One of the things that I found a little unrelenting about my own school SRE learning experiences was how much the emphasis around sex was ‘not getting pregnant’.  It’s all very well to encourage and teach healthy sexual practices.  However, I feel the message went beyond this.   In my classroom, romantic intimacy amounted to sex and sex meant penetrative, penis-in-vagina sex only.  Pleasure, consent and masturbation were not on the curriculum.  Sex was problematic, dangerous, risky – never ‘fun’ or ‘fulfilling’.  The ultimate hazard was pregnancy and STIs.  Nothing good could come out of sex but if for some reason you found yourself having it, the ultimate consideration was to NOT GET PREGNANT.

It turns out that this world view prepared us badly for adult reality.  We learnt how effective a condom was versus a diaphragm, but not how to procure or negotiate the use of either.   We learnt that STIs cause discharge from orifices that we had only a crude understanding of.

Another classroom illusion that was challenged, by both my personal life and professional experience, was that there is a ‘perfect’ choice of contraception for each person.  For many, contraception can be a compromise, a ‘best match’, or a pragmatic move.  It can take in to account what you feel able to negotiate with a sexual partner.  Or what you can afford or have the time and resources to obtain.  Or choosing something you feel is a bit shoddy, but doesn’t leave you with the terrible side-effects of some methods.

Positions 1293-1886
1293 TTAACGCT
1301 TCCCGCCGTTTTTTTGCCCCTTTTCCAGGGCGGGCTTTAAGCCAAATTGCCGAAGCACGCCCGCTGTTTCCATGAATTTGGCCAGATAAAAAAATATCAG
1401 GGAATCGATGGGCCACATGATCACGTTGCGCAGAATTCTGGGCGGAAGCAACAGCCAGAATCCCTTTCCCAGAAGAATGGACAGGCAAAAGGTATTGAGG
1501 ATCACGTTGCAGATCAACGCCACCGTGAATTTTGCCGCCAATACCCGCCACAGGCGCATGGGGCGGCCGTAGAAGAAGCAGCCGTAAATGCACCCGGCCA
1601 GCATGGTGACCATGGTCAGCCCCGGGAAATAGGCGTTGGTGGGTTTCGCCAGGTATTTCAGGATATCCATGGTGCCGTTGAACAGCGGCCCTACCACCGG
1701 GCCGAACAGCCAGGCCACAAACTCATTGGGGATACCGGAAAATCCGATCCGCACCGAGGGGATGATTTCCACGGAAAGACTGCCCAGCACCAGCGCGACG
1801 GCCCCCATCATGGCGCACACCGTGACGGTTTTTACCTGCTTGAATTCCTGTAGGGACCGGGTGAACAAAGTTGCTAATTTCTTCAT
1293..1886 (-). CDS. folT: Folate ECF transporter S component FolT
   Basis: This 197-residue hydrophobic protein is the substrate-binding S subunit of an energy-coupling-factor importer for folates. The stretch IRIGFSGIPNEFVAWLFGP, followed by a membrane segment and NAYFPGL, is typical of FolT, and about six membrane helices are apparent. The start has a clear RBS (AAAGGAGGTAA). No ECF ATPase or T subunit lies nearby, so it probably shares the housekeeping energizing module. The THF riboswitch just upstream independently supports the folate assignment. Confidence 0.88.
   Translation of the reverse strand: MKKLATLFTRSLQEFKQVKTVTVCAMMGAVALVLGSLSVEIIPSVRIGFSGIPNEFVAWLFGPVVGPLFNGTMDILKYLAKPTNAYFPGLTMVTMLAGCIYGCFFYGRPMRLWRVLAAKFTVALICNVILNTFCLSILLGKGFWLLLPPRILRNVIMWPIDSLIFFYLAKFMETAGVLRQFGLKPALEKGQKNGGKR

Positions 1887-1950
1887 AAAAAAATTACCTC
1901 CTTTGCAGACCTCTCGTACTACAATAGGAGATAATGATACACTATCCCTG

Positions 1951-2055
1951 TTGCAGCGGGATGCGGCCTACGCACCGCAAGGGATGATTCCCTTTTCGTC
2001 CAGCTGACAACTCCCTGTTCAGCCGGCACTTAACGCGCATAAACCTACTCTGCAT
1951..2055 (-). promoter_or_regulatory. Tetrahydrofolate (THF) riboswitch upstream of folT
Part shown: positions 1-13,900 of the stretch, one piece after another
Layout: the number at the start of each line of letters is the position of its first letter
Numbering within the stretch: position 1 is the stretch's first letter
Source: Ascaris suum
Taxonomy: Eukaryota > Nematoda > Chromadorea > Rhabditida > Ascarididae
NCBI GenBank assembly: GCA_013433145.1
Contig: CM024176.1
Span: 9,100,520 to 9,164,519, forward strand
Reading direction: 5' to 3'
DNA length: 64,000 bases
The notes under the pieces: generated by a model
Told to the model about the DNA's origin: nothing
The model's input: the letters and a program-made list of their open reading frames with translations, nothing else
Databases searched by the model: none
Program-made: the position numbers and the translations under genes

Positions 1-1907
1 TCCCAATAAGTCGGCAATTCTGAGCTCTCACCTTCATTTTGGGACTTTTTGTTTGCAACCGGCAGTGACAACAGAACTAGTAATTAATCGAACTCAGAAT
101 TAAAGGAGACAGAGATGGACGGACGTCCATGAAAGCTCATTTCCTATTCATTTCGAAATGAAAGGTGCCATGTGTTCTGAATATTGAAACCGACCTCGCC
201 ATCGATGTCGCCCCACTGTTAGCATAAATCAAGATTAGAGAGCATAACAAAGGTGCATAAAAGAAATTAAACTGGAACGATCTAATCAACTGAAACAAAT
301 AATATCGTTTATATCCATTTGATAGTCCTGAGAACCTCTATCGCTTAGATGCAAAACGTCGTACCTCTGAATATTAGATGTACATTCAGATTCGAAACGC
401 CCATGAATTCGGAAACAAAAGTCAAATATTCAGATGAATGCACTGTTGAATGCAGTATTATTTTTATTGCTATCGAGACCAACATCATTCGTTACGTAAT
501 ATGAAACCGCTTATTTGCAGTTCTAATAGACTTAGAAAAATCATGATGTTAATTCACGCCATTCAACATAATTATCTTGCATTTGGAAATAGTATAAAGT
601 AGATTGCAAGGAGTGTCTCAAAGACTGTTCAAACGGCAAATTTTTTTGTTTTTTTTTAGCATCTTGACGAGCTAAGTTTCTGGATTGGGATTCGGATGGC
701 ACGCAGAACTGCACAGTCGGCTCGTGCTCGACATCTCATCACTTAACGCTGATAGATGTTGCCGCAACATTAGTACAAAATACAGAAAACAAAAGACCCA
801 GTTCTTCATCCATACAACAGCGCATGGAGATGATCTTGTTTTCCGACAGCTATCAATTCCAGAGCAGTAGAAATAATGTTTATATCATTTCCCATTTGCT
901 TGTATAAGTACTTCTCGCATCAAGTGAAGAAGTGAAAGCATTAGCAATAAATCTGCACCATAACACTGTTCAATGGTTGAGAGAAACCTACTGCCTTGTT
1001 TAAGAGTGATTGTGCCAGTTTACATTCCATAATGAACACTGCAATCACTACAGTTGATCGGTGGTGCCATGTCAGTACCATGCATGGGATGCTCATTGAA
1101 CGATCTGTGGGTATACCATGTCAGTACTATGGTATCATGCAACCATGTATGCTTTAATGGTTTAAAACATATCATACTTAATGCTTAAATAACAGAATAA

I created ‘contraception top trumps’ because I wanted to look at contraception not as a set of absolutely rational, clear-cut decisions (you fulfil criteria x so you should use y) but as a work in progress.  You can learn about and develop an approach to contraception, depending on what is important to you… and unfortunately there’s an element of luck to the whole thing.

I’ve published a printable pdf of contraception top trumps – I would advise printing four pages to an A4 sheet for large print cards and eight for more portable ones!

The link above is for a smartened up and downloadable version of the top trumps game I published earlier this year here on this blog. One of the lovely things about doing this was the interesting and open conversations this prompted with friends.  For example -the one person who confessed she’d had a blazing row with her GP about removing the hormonal implant because she couldn’t cope with the emotional changes that came once it was fitted and had been told simply to ‘persevere’. Or the friend informed that they couldn’t have the copper coil fitted because ‘she hadn’t had children’.  Or the disbelieving faces that meet you when you look at failure rates of condoms, many peoples’ go-to!   Please download, play, share and learn these with whoever you can and start  your own conversations.

REFERENCES:

All statistics on effectiveness and general information are taken from the NHS contraception guide.

My estimate of 20% effectiveness from ‘a wing and a prayer’ was based on a statistic I saw that said 80% of couples having sex regularly would conceive within one year. So it’s probably a bit low for one single instance of sex.  However, I can’t for the life of me find that and the current online NHS advice on infertility suggests that 84% of such couples would conceive within a year, suggesting a figure of 16%.  Either way, it’s not a great method and is incredibly less reliable than actively doing something.  I just wanted to show that it was not guaranteed that you would get pregnant every time you had sex, even once, which is definitely the impression that I got from Miss Hargreaves in Year 9…